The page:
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Debt Justice for Climate Reparations



Date & Time

March 2, 2022, 12:00 pm1:00 pm


The Department of Geography & Environmental Systems cordially invites you to join us for our Virtual Seminar Series on Wednesday, March 2nd at Noon ET.

Debt Justice for Climate Reparations

Dr. Patrick Bigger
Senior Policy Fellow
Climate + Community Project

Dr. Olúfẹ́mi O. Táíwò
Assistant Professor
Department of Philosophy
Georgetown University

Countries across the Global South are facing a triple crisis of unpayable sovereign debt, climate change, and COVID. But despite the severity of these mutually reinforcing crises, the Global North’s response has been insufficient at best, and more often, actively harmful. Based on a forthcoming report from the Climate + Community Project in dialog with social movements and policy experts around the world, we explore how the structural relations of sovereign debt, made worse by COVID, are stifling the South’s capacity to achieve low emissions development and to adapt to climate change. As an alternative to this sorry situation, we set out a policy platform of debt justice initiatives that could form the down payment on what we think of as climate reparations- payments that will flow from North to South that are world-making in their scope and ambition.

Dr. Patrick Bigger researches how capitalism tries to manage its socioecological contradictions by making nature investable or governable in new ways. He has written on carbon markets, green bonds, for-profit biodiversity conservation, and multilateral development bank programs to explain the operations of state/finance for decarbonization, climate adaptation, and landscape restoration. Formerly based at Lancaster University in the UK, he is currently the Research Director at the Climate and Community Project. Dr. Bigger completed his BA in Geography at the University of Arizona and his MA and PhD in Geography at the University of Kentucky.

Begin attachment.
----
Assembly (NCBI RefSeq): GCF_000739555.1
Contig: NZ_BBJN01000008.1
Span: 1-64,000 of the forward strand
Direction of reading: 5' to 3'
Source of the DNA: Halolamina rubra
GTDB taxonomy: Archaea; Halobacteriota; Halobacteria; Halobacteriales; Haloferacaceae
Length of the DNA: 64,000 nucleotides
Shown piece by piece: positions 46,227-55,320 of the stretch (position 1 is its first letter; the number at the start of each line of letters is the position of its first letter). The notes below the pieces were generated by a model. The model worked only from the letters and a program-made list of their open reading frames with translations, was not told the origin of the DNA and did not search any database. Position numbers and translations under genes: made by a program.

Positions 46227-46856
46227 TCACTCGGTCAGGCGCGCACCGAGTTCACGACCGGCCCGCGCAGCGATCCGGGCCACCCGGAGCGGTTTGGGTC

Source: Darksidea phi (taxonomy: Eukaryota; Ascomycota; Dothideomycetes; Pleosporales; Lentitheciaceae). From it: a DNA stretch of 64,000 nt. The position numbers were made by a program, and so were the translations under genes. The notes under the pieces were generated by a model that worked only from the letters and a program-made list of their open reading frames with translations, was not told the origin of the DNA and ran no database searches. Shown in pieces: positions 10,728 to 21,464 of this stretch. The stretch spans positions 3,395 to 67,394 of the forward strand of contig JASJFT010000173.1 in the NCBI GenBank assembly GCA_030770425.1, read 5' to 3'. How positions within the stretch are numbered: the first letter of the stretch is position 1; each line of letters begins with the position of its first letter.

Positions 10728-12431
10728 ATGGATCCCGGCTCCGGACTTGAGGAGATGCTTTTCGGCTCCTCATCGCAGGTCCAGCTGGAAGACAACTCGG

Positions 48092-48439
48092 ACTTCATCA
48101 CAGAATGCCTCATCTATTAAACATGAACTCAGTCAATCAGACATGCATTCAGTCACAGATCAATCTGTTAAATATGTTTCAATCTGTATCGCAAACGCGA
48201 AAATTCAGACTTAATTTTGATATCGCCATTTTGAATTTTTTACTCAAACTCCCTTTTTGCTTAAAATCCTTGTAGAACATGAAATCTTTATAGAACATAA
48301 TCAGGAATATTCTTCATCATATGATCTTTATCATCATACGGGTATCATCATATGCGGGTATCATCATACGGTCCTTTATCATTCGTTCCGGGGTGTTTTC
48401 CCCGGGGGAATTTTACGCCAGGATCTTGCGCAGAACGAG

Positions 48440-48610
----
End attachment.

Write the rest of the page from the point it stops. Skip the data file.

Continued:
Dr. Olúfẹ́mi O. Táíwò is an Assistant Professor of Philosophy at Georgetown University. He completed his PhD at University of California, Los Angeles. Before that, he completed BAs in Philosophy and Political Science at Indiana University. His theoretical work draws liberally from German transcendental philosophy, contemporary philosophy of language, contemporary social science, histories of activism and activist thinkers, and the Black radical tradition. He is currently writing a book entitled Reconsidering Reparations that considers a novel philosophical argument for reparations and explores links with environmental justice. He also is committed to public engagement and is publishing articles in popular outlets with general readership (e.g. Slate, Pacific Standard) exploring intersections between climate justice and colonialism.